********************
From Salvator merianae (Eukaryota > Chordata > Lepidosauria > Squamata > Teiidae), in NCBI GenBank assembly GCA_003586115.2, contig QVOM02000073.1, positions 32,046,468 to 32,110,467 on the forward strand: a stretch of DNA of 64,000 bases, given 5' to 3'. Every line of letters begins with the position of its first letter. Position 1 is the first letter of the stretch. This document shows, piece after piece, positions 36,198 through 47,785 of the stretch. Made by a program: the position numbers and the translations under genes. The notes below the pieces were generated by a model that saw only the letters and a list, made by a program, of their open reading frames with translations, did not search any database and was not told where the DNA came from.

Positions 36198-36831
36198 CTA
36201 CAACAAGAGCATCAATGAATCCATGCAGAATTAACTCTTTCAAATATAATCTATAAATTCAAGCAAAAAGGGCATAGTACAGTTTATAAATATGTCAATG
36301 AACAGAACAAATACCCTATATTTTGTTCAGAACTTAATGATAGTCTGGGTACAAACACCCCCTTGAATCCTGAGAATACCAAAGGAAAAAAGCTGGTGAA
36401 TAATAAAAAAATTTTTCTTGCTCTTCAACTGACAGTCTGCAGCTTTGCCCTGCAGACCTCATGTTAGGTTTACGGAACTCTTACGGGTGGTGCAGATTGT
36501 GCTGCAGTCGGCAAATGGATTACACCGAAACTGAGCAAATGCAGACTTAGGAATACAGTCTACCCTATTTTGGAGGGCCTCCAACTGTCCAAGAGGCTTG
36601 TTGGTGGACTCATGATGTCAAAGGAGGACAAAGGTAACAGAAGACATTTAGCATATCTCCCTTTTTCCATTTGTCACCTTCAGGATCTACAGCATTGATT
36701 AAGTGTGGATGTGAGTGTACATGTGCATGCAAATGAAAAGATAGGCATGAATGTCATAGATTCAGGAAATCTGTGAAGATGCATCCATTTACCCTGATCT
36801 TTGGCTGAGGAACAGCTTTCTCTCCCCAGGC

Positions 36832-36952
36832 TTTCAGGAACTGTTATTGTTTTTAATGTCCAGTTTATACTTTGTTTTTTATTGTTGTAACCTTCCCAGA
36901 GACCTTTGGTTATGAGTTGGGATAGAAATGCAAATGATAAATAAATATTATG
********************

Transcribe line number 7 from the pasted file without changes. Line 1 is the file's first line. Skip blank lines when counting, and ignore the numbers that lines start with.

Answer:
36501 GCTGCAGTCGGCAAATGGATTACACCGAAACTGAGCAAATGCAGACTTAGGAATACAGTCTACCCTATTTTGGAGGGCCTCCAACTGTCCAAGAGGCTTG